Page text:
When the GDPR came into effect on May 25, 2018, several European Member States had yet to put in place further implementing legislation. And while the data protection world watches and eagerly digests each new interpretive guidance from data protection authorities, Member State legislation provides additional interpretive tones of harmony or discord in data protection across Europe. After much delay and almost seven months after the EU’s General Data Protection Regulation (“GDPR”) came into force, the Organic Law 3/2018 on the Protection of Personal Data and Guarantee of Digital Rights (“LOPDGDD”) – which implements the GDPR in Spain – entered into force on 7 December 2018. (more…)
With the midterm election out of the way, legislators on Capitol Hill and in state capitols are getting ready to consider the future of data privacy regulation in 2019 and consumer and industry groups continue to weigh in on the ongoing debate. The debate has begun to move from principles and frameworks to drafting of legislative language.
* This article originally appeared in Law360 on September 27, 2018.
On September 5, 2018, the new Belgian Data Protection Act implementing the GDPR (the Belgian Act) was published and entered into force. Despite the GDPR being an EU regulation that directly applies to all EU Member States, several provisions of the GDPR explicitly allow, and even require, Member States to enact legislation which implements the law. Member States were expected to have this legislation in place by May 25, 2018, but the majority of Member States (including Belgium) did not meet the deadline. Since December 2017, however, Belgium has had in place a law implementing many of the more procedural provisions of the GDPR, namely the Act on the Establishment of the Supervisory Authority (the SA Act). The SA Act lays down the structure, powers and competence of the new Belgian Supervisory Authority, and also includes rules of procedure applicable to administrative proceedings before the Authority. (more…)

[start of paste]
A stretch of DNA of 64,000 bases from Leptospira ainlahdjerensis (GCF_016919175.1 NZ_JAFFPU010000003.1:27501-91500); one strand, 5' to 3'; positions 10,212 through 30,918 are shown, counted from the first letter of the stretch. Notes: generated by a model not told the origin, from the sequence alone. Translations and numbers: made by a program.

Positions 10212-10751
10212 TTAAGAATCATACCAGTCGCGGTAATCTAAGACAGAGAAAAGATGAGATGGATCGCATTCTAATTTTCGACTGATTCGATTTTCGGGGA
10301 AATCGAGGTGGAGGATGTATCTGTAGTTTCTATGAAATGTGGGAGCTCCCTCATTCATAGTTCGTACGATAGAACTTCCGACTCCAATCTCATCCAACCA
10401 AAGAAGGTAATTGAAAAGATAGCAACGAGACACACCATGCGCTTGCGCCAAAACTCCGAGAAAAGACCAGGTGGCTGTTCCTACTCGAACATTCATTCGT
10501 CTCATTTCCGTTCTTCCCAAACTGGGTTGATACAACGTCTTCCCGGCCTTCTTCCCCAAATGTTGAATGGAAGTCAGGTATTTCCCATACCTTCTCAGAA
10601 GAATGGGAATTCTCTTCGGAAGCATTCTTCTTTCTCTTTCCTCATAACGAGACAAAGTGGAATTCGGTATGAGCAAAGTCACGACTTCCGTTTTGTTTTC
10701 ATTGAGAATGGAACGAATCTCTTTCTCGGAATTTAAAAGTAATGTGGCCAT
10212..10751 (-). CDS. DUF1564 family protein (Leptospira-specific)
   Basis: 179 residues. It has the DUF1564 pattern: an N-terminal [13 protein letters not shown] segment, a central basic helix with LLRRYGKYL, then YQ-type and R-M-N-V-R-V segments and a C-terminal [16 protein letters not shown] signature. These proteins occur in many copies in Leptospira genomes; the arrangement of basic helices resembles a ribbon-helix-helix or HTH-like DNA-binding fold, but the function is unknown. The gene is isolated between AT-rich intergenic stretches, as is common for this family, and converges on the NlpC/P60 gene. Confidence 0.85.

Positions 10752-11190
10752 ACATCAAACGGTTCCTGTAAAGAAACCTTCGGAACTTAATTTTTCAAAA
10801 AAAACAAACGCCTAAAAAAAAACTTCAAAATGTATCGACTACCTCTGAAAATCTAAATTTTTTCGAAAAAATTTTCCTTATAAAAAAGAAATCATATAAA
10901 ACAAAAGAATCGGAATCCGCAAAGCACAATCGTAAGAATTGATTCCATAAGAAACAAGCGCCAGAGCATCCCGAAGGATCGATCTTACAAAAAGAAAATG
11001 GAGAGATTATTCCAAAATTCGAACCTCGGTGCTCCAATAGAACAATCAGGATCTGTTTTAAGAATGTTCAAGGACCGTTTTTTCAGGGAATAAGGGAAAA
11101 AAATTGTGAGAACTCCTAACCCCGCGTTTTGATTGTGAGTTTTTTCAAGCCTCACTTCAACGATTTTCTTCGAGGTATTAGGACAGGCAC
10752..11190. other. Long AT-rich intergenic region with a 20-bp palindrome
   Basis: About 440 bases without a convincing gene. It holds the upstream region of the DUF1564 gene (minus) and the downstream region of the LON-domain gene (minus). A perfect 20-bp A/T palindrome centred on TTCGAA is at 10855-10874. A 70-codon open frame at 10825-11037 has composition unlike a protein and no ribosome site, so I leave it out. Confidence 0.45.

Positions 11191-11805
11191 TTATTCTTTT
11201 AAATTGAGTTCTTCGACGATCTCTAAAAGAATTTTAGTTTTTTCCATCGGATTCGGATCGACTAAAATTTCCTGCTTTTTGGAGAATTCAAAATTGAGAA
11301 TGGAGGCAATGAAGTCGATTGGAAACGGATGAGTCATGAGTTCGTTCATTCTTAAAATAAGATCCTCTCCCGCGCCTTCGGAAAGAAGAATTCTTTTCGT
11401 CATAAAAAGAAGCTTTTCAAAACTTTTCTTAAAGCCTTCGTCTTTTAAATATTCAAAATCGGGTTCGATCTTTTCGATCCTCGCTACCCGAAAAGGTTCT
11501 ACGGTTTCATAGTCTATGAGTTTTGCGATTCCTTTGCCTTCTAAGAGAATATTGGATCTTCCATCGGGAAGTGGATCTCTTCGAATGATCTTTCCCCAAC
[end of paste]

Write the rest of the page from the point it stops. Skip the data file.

On January 8, the FTC announced a settlement with VTech (a maker of electronic children’s toys) for violations of COPPA, adding to the regulatory activity mounting in the last few years around the Internet of Toys. The company agreed to pay $650,000 to settle allegations that its Kid Connect app and its Learning Lodge platform collected personal information from almost 3,000,000 children without providing direct notice and obtaining their parent or guardian’s consent. (more…)
In a statement of intent published on 7 August 2017, the UK Government has committed to updating and strengthening data protection laws through a new Data Protection Bill (the “Bill”). The Bill will incorporate the new EU General Data Protection Regulation (the “GDPR”) into UK law.
According to the UK’s Minister of State for Digital, Matt Hancock, the Bill will “give [the UK] one of the most robust, yet dynamic, set of data laws in the world. The Bill will give people more control over their data, require more consent for its use, and prepare Britain for Brexit.” (more…)
On April 26, the US District Court in Seattle granted the FTC’s motion for summary judgment against Amazon for providing allegedly inadequate parental controls to limit their children’s in-app purchases. Case No. C14-1038-JCC. The FTC alleged that the company’s failure to require more robust password re-entry meant that many in-app purchases by children resulted in unauthorized charges to the parents.